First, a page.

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The lung parenchyma is surrounded by a pulmonary and visceral layer of connective tissue of the pleura. In between there is a thin fluid gap, the pleural cavity; Adhesive forces ensure that both sheets stick together smoothly

The pleura (from Greek πλευρά "edge", "rib"), German pleura is a thin serous skin in the chest cavity . It covers the lungs and lines the inside of the chest cavity. The pleura forms the pleural cavity (the pleural space).


As pleura (Latin visceral pleura or visceral pleura ) and the inner sheet (visceral) pleura covers the lungs.

As a pleura in the narrower sense (Latin pleura parietalis ) or outer leaf, the (parietal) pleura lines the chest cavity from the inside. There are four more areas:

  • The pleural domes ( Cupulae pleurae ) is the part facing the head of the lung dome.
  • The pleura ( pars costalis ) is the part that covers the inside of the ribs .
  • The pars mediastinalis ( middle layer) is located on the connective tissue of the mediastinum in the center of the chest.
  • The pars diaphragmatica lies on the top of the diaphragm .


Histologically, the pleura consists of a single-layer squamous epithelium , which is ontogenetically derived from the mesothelium , and a lamina propria . The two pleural leaves turn into one another at the hilus of the lungs and the ligamentum pulmonale . They are separated from each other by the pleural cavity ( Cavitas pleuralis ), a thin, pressure-tight gap that is filled with serous fluid. Effusions can collect or metastases in the pleural cavity .

The pleura has reserve bulges ( recesses ) towards the foot (at the edges of the diaphragm) and towards the center of the chest (in the mediastinum) to ensure the lungs expand during the breathing process . These reserve spaces are never completely filled, even with deep inspiration. The parietal pleura forms four deep folds:

  • Costodiaphragmatic recess
  • Costomediastinal recess
  • Phrenicomediastinal recess
  • Vertebromediastinal recess

The sensitive nerve supply of the pleura take over branches of the tenth cranial nerve ( vagus nerve ), the phrenic nerve (Pars mediastinal and diaphragmatic) and the intercostal nerves (costal). The lung membrane, on the other hand, probably has no pain sensation .


The pleural leaves produce and absorb the fluid in the pleural space (especially on the parietal side of the pleura) and, in healthy people, create a balance that is dependent on hydrostatic pressure (gravity pressure) and oncotic (osmotic) pressure . The fluid turnover is about 0.2 ml per kilogram and hour, so that the pleural fluid is exchanged within about an hour.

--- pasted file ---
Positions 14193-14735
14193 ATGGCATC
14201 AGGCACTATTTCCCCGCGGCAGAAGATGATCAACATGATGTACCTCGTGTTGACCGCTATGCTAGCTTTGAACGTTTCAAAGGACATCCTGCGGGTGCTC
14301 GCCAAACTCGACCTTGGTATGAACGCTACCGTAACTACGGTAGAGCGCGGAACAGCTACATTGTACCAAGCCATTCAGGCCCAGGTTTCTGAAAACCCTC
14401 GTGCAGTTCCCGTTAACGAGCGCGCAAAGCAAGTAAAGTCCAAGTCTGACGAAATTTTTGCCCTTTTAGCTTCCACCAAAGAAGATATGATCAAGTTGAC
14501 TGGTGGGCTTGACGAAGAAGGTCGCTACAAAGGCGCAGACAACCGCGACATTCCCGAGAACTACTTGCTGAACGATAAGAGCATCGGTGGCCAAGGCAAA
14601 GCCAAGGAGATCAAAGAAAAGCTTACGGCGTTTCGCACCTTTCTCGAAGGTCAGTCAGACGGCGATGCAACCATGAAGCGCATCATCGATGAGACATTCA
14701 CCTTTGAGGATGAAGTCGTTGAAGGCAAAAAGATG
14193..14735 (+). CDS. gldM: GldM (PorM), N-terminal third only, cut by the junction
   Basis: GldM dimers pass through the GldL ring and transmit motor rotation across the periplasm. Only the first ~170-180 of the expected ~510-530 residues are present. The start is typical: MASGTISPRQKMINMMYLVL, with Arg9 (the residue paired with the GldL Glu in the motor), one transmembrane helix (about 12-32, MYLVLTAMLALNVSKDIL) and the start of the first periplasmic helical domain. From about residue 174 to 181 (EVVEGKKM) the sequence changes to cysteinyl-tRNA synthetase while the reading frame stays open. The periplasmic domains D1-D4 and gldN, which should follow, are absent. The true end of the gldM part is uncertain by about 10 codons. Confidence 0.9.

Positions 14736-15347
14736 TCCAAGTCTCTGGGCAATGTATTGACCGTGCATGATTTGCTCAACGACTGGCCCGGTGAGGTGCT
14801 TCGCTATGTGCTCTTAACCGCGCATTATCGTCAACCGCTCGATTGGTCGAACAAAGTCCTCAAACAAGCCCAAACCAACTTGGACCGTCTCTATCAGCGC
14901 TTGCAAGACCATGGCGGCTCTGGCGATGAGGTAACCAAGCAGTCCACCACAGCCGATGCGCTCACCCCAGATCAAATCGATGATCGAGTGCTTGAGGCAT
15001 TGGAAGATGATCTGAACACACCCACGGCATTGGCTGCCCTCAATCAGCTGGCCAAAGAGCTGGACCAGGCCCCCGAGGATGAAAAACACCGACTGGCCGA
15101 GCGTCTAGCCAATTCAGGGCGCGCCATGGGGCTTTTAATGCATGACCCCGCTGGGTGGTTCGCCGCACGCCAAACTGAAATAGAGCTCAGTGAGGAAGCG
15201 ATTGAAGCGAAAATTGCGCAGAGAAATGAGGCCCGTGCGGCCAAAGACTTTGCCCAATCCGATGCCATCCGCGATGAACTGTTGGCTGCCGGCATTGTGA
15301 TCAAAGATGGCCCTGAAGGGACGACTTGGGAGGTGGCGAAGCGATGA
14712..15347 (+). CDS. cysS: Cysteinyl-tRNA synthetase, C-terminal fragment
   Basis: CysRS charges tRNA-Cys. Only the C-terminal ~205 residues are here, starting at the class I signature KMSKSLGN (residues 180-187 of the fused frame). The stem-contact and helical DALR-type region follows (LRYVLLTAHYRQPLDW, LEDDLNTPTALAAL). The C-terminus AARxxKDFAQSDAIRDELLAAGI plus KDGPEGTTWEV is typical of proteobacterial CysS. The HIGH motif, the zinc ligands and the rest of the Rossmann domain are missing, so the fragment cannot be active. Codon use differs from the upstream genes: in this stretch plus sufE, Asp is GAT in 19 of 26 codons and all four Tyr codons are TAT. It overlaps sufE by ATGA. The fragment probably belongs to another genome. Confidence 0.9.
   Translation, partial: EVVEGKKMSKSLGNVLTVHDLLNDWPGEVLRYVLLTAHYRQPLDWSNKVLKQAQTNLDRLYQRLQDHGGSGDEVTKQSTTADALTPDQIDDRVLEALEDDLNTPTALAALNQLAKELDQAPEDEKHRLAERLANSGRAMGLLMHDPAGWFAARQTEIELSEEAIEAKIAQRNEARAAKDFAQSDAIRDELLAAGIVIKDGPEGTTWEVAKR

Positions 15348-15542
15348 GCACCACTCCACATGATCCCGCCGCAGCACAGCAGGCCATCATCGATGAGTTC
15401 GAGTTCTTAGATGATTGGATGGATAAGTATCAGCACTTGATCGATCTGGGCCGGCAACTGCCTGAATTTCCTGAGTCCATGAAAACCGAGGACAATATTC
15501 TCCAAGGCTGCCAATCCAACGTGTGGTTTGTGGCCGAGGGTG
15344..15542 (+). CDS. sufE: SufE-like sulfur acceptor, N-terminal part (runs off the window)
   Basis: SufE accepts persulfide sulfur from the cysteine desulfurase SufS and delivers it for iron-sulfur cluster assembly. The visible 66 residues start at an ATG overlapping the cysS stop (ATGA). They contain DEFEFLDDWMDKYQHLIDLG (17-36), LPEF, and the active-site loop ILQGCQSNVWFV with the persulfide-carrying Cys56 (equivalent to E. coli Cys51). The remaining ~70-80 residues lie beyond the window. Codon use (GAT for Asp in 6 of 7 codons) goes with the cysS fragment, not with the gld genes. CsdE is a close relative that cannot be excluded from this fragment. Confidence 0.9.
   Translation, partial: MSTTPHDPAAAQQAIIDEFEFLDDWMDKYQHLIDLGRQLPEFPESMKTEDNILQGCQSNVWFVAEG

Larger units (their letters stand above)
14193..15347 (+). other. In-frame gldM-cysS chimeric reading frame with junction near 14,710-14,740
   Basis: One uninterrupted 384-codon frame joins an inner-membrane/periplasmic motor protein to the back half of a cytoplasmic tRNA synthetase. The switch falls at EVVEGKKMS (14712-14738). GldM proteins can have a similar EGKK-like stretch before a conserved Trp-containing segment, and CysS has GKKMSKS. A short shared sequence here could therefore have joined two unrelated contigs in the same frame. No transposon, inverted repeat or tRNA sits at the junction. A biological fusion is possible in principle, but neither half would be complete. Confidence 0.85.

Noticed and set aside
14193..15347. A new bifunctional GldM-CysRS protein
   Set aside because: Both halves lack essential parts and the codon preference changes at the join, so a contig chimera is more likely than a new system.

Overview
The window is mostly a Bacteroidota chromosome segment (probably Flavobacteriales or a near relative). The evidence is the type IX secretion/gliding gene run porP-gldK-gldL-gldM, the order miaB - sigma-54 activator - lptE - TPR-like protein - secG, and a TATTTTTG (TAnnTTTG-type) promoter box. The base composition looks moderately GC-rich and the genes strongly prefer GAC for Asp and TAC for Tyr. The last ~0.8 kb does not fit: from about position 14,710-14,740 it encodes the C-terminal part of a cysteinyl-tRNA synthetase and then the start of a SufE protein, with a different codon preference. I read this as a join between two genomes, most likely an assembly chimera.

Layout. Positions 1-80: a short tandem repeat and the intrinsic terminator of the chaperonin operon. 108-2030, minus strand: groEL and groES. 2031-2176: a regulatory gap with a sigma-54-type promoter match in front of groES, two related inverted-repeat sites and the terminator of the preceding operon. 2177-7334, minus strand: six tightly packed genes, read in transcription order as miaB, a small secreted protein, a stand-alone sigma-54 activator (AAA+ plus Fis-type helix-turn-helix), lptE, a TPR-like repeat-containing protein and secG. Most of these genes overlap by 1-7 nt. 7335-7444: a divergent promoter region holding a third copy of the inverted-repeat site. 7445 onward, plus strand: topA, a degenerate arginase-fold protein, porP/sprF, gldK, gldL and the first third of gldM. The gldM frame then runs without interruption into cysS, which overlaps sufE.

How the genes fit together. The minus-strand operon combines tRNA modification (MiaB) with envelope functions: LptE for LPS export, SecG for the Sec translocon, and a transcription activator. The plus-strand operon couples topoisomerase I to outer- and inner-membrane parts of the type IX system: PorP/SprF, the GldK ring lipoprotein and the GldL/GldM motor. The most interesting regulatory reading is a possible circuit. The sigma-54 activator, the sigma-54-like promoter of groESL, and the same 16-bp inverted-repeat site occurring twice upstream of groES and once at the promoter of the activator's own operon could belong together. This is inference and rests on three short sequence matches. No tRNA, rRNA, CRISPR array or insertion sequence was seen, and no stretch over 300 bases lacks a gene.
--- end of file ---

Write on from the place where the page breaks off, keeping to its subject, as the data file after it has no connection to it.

The lung membrane is a sliding layer for the movements of the lungs. It is an absolutely necessary, suction- mediating medium for breathing: Due to the relative negative pressure in the pleural space and the capillary adherence of the pleural leaves, the lungs have to follow the active expansion of the chest wall muscles and the diaphragm when inhaling.

If the relative negative pressure between the two pleural leaves is removed (such as by air flowing in in the event of a stab injury), the lungs no longer follow the expanding chest when inhaling, which ultimately leads to the collapse of the lung, which is dependent on expansion ( pneumothorax ).

Examination of the pleura

Apart from questioning the patient ( anamnesis ), various examination methods are possible:

Diseases of the pleura

See also


  • Marianne Abele-Horn: Antimicrobial Therapy. Decision support for the treatment and prophylaxis of infectious diseases. With the collaboration of Werner Heinz, Hartwig Klinker, Johann Schurz and August Stich, 2nd, revised and expanded edition. Peter Wiehl, Marburg 2009, ISBN 978-3-927219-14-4 , pp. 97-100 ( infections of the pleura ).
  • Joachim Frey : Diseases of the respiratory organs. In: Ludwig Heilmeyer (ed.): Textbook of internal medicine. Springer-Verlag, Berlin / Göttingen / Heidelberg 1955; 2nd edition, ibid. 1961, pp. 599-746, here: pp. 724-743.

Individual evidence

  1. Berthold Jany, Tobias Welte: Pleural effusion in adults - causes, diagnosis and therapy. In: Deutsches Ärzteblatt. Volume 116, Issue 21, 2019, pp. 377–385, here: p. 378.